the Indonesian government decided to impose export tax on its CPO. This was intended to improve
the benefits of the local CPO producers and consumers. The effect of this export tax needs to be
critically studied to find out whether it has positively contributed to the Indonesian CPO sector or it
has led to a deterioration of the sector. Therefore, the study wishes to find out the impact of the CPO
export tax on Indonesian CPO industry and specifically on domestic price, investment, production,
consumption, export, employment, added-value, cooking oil price, government revenue, producer
surplus and consumer surplus.
This study sought to assess the impact of the export tax on the Indonesian CPO industry.
The government of Indonesia considers agriculture as a very important sector in the national
economy. Agriculture provides job opportunities for majority of labor forces in Indonesia. At the
same time, the government makes efforts to maintain the prices of basic needs including cooking oil
to be affordable to low-income people. Therefore the price of cooking oil should remain at an
affordable level. When the price of palm oil in international market went up in 1994, the price of
cooking oil in domestic market experienced similar increase. In order to lower the price of cooking
oil, the government applies export tax on crude palm oil and refined products. By export tax, the local
price of the crude palm oil can be brought down to a considerable level which is affordable
The effect of an export tax by a small country under a competitive market structure causes
the price in the exporting country to fall below the world price (Reed, 2000). From the previous
studies, Mohamad et al. (2001) found out that Indonesian palm oil’s net export shares fell by 44.5
percent in October 1994 after the implementation of the export tax in September 1994. The effect of
J. ISSAAS Vol. 15, No. 2:107 -119 (2009)
the export tax on Indonesian palm oil reached a peak in December 1994, when it reduced net export
shares by 64.4 percent.
The most devastating impact of the policy had been on the export and farm income. The tax
policy when enacted results in the reduction in export and income resulting in substantial loss for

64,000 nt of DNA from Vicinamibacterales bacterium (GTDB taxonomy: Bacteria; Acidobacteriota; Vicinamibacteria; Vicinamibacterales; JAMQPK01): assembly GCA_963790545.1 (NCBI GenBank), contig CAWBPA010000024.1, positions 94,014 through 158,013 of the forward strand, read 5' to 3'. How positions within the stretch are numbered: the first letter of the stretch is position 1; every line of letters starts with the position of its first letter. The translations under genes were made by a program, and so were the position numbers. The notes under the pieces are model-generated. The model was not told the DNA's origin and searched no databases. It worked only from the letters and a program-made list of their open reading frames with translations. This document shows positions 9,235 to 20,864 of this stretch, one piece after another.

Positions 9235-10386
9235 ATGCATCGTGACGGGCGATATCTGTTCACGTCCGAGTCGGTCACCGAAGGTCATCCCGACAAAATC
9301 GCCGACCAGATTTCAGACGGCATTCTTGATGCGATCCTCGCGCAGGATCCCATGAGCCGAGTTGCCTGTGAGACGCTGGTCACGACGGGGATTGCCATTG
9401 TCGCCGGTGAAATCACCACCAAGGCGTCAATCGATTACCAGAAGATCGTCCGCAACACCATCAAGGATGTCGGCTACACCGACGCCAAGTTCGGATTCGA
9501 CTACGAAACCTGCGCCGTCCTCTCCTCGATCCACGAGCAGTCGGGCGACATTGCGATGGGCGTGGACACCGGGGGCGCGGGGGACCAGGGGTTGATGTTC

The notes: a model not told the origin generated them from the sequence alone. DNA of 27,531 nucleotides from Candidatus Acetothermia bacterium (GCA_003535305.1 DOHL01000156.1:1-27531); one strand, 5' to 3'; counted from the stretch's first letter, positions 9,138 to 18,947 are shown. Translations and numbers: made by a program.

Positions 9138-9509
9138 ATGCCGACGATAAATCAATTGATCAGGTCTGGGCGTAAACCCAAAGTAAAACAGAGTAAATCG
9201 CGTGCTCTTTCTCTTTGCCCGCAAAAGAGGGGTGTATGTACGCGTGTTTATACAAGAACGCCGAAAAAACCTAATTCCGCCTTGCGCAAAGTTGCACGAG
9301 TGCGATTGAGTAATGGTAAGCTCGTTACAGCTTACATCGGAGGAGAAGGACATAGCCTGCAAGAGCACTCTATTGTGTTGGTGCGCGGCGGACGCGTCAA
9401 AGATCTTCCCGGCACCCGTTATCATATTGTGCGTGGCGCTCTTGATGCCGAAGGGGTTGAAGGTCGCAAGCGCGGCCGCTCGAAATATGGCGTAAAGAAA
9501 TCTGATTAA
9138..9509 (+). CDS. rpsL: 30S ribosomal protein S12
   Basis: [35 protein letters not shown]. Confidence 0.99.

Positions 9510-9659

farmers. On the other hand, this policy had been proven to be effective in controlling domestic
cooking oil price. With this policy, the government had been successful to keep the cooking oil price
down when the world CPO price increased or when rupiah was substantially depreciated. Moreover,
from the government point of view, significant tax revenue is also considered to be a positive result of
the policy (Susila, 2004).
Under the export tax policy, producers in the exporting country will lose because they
receive lower prices and exports decline. Consumers in the exporting country gain through lower
prices and the government generates revenue (Simeh, 2004). The effect of an export tax is different in
the case of a large exporting country (i.e., when a country faces a downward sloping residual demand
curve). Having market power on the world market, the export tax causes a reduction in domestic
production; thus, exports decline and the world price increases. In this case, consumers, producers and
the government in the exporting country can gain from this policy. The effect of an export tax by a
small country under a competitive market structure causes the price in the exporting country to fall
below the world price (Reed, 2000).
When Bartholomew (1997) analyzed the effect of an export tax for palm oil on the
distribution of income in Indonesia using a static model, he found that an export tax reduced the price
of palm oil products, ceteris paribus, thus, benefiting consumers. In addition, he found that the tax
lowered profits earned by palm oil producers, and that processors lost slightly as well. The
government gained revenue from the export tax, but lost more revenue in the government’s role as
owners of palm estates. Thus, the net result was that the government lost with an export tax on palm
oil. This research extends their work by using a dynamic, time series model that assesses the short
and long term consequences of the Indonesian palm oil export tax on competitiveness.
Clearly, the export tax policy reduces not only competitiveness of the Indonesian palm oil
industry but also hurts producers of CPO, some of them are small-holder farmers, due to the lower
price of CPO relative to the world market price. On the other hand, refiners that process CPO into
various products such as cooking oil, margarine, shortening gain from this policy since they get CPO
at lower prices (Mohamad et al., 2001). The export tax policy also hinders the development of the
cooking oil industry in Indonesia as a whole and does not encourage diversification in cooking oils.
The imposition of an export tax diverts CPO from the export market to the domestic market, lowering
all cooking oil prices. This causes more competition with the domestic coconut oil industry, which
otherwise would provide the supply more of the raw material for domestic cooking oil (Soeherman, et